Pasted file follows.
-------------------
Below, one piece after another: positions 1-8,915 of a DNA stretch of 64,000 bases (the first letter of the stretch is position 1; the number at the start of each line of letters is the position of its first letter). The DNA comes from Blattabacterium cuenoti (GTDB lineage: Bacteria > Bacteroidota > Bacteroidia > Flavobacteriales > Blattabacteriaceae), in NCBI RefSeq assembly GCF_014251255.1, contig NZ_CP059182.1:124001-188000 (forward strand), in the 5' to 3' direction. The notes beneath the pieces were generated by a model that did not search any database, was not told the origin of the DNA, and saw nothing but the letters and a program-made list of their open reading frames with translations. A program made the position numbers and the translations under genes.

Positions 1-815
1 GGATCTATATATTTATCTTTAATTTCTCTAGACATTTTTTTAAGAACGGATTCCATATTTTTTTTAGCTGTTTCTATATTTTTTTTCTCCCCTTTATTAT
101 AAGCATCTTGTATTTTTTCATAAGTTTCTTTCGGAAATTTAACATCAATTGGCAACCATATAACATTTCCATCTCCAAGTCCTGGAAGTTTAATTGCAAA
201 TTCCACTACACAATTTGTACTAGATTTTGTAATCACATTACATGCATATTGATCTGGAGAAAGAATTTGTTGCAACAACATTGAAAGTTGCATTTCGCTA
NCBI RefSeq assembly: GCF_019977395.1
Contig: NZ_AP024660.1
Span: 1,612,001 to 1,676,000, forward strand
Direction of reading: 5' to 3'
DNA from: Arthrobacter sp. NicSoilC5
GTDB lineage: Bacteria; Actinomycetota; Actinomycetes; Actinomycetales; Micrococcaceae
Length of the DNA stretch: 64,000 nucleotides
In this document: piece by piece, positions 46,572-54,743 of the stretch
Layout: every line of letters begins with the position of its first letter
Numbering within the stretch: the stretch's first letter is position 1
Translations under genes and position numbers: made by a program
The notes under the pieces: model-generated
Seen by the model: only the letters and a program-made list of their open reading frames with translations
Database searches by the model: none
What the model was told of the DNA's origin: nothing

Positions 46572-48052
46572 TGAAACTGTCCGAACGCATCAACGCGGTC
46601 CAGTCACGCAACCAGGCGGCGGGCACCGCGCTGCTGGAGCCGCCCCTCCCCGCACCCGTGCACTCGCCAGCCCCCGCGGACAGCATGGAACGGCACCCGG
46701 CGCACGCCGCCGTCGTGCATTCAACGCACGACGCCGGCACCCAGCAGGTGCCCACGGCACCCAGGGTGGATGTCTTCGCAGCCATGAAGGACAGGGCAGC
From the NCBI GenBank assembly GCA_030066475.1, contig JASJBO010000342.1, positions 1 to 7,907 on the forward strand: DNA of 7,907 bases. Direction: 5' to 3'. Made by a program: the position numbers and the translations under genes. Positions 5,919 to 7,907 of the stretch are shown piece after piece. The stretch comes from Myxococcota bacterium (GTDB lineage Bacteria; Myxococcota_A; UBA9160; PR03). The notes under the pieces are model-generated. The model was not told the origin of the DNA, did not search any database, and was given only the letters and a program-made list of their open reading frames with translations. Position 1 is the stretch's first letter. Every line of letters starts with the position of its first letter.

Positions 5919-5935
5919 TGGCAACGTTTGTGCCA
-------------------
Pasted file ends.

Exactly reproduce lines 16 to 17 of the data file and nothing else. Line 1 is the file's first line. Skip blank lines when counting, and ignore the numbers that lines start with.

Translations under genes and position numbers: made by a program
The notes under the pieces: model-generated